“POOR” PENNSYLVANIA: U.S. CHAMBER CASTS A CRITICAL EYE AT THE COMMONWEALTH’S EMPLOYMENT POLICIES

Most interested observers know that the United States Chamber of Commerce consistently ranks the West Virginia legal system, generally speaking, quite poorly for employers.  In fact, West Virginia is usually ranked well below its neighboring states in these studies.  Well, West Virginia may finally have some company in the Chamber’s eyes.

In a notable development, the Chamber recently released a study that – at least from the labor and employment perspective – ranks West Virginia as having a better legal climate than Pennsylvania based on an “Employment Regulation Index” the Chamber created.  The Commonwealth was ranked as “poor” in the study, while West Virginia garnered a “fair” categorization.

The Pittsburgh Post Gazette recently reported on these findings and cited comments from Mississippi Governor Haley Barbour, who introduced the Chamber study.  It appears that the key points to achieving a labor-friendly environment – and corresponding high ranking – include having:

  • Significant recent tort reform efforts;
  • A funding mechanism for work training programs as opposed to any increase in unemployment compensation funding;
  • Affirmative right-to-work statutes;
  • General reliance upon federal legislation as opposed to affirmative state action in the labor and employment arena;

In Pennsylvania, the particular negatives cited in the study were the high percentage of labor unions, generous workers’ compensation coverage, and the number of employment-related lawsuits.  Worse, this ranking was achieved despite the Commonwealth’s recent election of a business-friendly Republican governor, as well as the fact that the Employee Free Choice Act has gotten no support at the state level no matter how large the union presence there.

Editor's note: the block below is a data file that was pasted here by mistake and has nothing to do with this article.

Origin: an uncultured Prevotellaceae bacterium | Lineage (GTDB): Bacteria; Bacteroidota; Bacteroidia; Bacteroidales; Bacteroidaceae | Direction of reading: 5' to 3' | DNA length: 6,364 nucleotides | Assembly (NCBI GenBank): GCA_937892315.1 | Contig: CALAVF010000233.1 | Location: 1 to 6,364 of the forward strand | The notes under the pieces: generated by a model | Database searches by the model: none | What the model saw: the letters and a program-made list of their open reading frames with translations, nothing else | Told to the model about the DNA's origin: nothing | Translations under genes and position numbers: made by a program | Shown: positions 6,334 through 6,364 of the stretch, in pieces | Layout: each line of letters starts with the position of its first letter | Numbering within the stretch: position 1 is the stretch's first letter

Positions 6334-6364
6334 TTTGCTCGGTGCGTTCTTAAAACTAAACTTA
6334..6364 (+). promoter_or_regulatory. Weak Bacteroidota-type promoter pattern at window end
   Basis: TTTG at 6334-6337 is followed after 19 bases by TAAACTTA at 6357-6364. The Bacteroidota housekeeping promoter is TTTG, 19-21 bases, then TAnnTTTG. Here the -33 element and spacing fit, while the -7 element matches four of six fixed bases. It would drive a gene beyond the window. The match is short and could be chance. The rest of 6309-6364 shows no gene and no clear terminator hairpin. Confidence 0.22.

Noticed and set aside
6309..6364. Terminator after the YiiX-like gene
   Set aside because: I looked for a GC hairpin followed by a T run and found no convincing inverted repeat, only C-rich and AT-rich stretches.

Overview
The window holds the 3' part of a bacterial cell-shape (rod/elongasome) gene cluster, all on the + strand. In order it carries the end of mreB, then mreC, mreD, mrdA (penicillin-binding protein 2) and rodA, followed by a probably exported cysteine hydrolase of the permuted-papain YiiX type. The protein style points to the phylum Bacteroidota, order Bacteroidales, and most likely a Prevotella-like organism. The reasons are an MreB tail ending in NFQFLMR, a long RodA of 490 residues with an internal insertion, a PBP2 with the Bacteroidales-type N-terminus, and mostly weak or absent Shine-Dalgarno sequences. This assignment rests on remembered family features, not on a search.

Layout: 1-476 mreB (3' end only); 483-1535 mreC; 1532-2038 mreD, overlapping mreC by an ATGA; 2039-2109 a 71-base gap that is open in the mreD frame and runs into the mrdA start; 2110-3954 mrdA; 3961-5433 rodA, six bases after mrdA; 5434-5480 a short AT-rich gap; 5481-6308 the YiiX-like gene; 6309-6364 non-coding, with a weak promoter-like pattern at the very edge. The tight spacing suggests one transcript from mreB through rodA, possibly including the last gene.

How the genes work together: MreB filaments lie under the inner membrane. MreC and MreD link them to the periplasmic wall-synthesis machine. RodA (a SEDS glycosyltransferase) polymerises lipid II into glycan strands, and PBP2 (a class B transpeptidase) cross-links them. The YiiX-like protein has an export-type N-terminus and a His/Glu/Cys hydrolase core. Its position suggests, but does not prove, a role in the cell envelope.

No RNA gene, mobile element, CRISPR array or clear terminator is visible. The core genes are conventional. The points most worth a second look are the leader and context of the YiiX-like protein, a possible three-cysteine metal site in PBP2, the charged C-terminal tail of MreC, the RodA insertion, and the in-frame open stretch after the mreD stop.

Not surprisingly, Pennsylvania’s leaders of organized labor are highly critical of this study.  The Post Gazette cited Pennsylvania AFL-CIO President, Rick Bloomingdale, as terming the ranking the “most bogus study (he has) ever seen,” and generally remarking that it is simply another attempt to undermine efforts of organized labor.

While this ranking is obviously a negative for Pennsylvania employers, at least they can take solace in the fact that they aren’t alone at the party.

Jim Wright concentrates his practice in the area of complex and commercial litigation, particularly in the areas of energy, labor and employment and construction law as well as other business matters. He has also represented professionals before state licensure boards. During his career, he has tried numerous cases in state and federal courts throughout West Virginia and Ohio. He has also argued cases before the United States Court of Appeals for the Sixth Circuit, the West Virginia Supreme Court of Appeals and various appellate courts in the State of Ohio. Jim is a also a recognized leader in the profession, having served as a member of the West Virginia State Bar Board of Governors and currently serving as the State Bar’s Vice President.
 
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